2. Holden Greiner (6’8″ SR), Lehigh Mountain Hawks

Greiner, of no relation to women’s hoops phenom Brittany Greiner, is averaging 13.2 points, 6.7 rebounds, 2.0 assists, 1.3 assists and is shooting 42.9% from the arc and 50.6% overall.

3. Ella Ellis (6’6″ SR), Army Black Knights

Ellis is averaging 18.0 points, 3.7 rebounds, 1.5 assists and is shooting 44.8% from the field and 84.7% from the stripe.

4. Tony Johnson (6’0″ SR), Lafayette Leopards

Johnson had a nearly perfect shooting game in his 29-point winning effort over Lehigh a week and a half ago. He is averaging 12.8 points, 3.5 rebounds, 4.8 assists, 2.0 steals and is shooting 81.8% from the line, 45.1% from the arc and 55.7% overall.

 

WEST COAST

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West Coast Conference Tournament bracket, also known as the ugliest, most awful bracket ever created. (Wikipedia)

The West Coast Conference Tournament takes place on March 6,7,8,9, and 11 at the Orleans Arena in Paradise, Nevada, right outside of Las Vegas. The top two seeds, Gonzaga and St. Mary’s have byes all the way through the semifinals. Cakewalk City right here.

Favored to win:

No question about it in this conference tourney. Gonzaga is the number one team in the country, potentially a 1-seed in the national tournament, an elite offensive squad, and clearly the number one team in the WCC. The Bulldogs (29-2, 16-0) could certainly be upset by St. Mary’s, BYU, or even Santa Clara possibly (I said, possibly), but they are too dominant of a team for that to be a likelihood. Team Rankings has their chances of winning at 69.02% and KenPom gives them a 67.8% chance, extraordinarily large numbers for a conference tournament champion projection. Not having to play until March 9 certainly gives them a considerable boost in their chances though.

In one of their two losses this season, Brandon Paul dropped 35 points on the Bulldogs, and in the other Roosevelt Jones tuned into a superhero in the final 3 seconds of the game. If any of these teams want to topple Gonzaga in the conference tournament, they will have make it rain from three on offense and protect the paint like their lives depend on it while on defense.

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We’re #1 and we deserve it. (Photo from gannett.com)

Looking for the upset:

When the Saint Mary’s Gaels (26-5, 14-2) traveled to Spokane to take on the Zags they were down 46-28 at the half but went on to outscore the Bulldogs 50-37 in the second half. The Gaels are also an elite offensive team but their defense is incapable of dealing with the slew of offensive weapons the Zags have at their disposal.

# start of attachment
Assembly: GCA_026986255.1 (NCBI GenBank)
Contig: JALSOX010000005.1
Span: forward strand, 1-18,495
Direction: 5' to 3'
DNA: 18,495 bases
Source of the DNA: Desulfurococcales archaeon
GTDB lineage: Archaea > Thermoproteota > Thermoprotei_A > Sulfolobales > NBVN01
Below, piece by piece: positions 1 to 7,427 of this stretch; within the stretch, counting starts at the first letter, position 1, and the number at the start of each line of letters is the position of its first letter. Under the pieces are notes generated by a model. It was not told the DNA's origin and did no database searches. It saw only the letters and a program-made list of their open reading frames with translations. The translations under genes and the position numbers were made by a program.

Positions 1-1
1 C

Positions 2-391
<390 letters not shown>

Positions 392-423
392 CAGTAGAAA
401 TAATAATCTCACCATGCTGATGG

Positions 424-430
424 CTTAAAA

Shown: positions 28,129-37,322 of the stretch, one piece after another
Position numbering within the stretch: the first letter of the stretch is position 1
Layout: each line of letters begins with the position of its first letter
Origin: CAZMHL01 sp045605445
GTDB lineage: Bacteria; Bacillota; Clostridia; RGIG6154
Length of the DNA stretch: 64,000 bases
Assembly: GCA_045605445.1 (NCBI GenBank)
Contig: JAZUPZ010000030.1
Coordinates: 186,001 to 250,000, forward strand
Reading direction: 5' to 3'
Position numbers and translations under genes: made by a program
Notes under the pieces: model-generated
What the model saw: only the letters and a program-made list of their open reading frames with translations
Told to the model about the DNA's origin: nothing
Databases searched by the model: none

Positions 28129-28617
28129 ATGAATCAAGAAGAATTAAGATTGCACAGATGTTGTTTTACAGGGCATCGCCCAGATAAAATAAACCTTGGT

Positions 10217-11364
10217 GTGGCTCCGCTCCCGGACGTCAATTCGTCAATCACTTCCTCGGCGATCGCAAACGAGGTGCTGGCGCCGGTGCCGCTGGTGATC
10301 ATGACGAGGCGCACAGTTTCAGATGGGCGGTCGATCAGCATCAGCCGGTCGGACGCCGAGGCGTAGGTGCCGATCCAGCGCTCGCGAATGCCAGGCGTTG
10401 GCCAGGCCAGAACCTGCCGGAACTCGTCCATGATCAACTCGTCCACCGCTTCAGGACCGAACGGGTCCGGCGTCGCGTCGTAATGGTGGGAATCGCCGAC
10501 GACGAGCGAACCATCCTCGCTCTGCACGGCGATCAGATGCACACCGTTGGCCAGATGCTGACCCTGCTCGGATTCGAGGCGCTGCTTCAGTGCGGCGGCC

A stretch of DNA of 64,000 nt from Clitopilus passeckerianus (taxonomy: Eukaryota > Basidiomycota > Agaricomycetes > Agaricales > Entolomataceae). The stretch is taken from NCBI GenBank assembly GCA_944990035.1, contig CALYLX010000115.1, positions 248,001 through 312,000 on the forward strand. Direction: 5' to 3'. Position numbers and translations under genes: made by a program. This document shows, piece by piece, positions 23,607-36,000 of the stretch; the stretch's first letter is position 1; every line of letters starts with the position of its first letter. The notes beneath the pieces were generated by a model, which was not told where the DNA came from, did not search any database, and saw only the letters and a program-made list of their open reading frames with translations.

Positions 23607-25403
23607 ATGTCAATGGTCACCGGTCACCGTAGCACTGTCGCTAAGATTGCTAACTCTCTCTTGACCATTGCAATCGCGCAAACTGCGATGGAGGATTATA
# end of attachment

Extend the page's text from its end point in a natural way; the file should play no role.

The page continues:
If they have any chance of beating the Bulldogs, as they did on January 10th, they will have to utilize their excellent rebounding capabilities, particularly on the offensive glass. In their 83-78 loss to Gonzaga, the Gaels had an offensive rebounding margin of +10 but failed to capitalize on the extra opportunities, going just 7 of 27 (25.9%) from long range.

The Brigham Young Cougars (21-10, 10-6) also suffered a 5-point loss to Gonzaga, but this one was on their home court and happened less than a week ago. BYU attempted 10 more FGs than the Zags did but only connected on 17 of 46 2-pointers and 6 of 17 3-pointers and shot 59.1% from the free throw line.

Gonzaga attempts an average of 17.4 treys a game, but the Cougars forced them to take 30 and made only 6 of them, good for a 20% long-range shooting effort. Unfortunately for BYU, the Bulldogs were still extremely efficient inside the arc, shooting 16-23 (69.6%) due to the impressive performance of Kelly Olynyk who shot 7 of 9 from close-range compared to the rest of the Zags who went for a combined 9 of 14.

Players to keep an eye on:

1. Kelly Olynyk  (7’0″ JR), Gonzaga Bulldogs

The Canadian BFG (Big Friendly Giant, for those of you unfamiliar with the Roald Dahl classic) is averaging 17.7 points, 7.0 rebounds, 1.7 assists, 1.2 blocks and is shooting a phenomenal 66.8% from the field and 78.3% from the line. Olynyk should be a clear-cut candidate for National Player of the Year honors.

2. Elias Harris (6’8″ SR), Gonzaga Bulldogs

Harris, hailing from Speyer, Germany, is averaging 14.6 points, 7.5 rebounds, 1.6 assists, 1.2 steals and is shooting 50.8% from the field.

3. Matthew Dellavedova (6’4″ SR), St. Mary’s Gaels

The brilliant Australian point guard is averaging 16.5 points, 3.4 rebounds, 6.2 assists, 1.2 steals and is shooting 42.0% from the field and 88.1% from the line.

4. Tyler Haws (6’5″ SO), Brigham Young Cougars

Haws, showing flashes of Cougar legend Jimmer Freddette, has recorded one 42-point effort and another 32-point outing this season and is averaging 20.9 points, 4.7 rebounds, 2.0 assists, 1.3 steals and is shooting 47.1% from the field.

 Conference Tournament Previews Part II

Can Delly and the Gaels take down the Zags this time around? (Photo: Sarah Weiser, AP)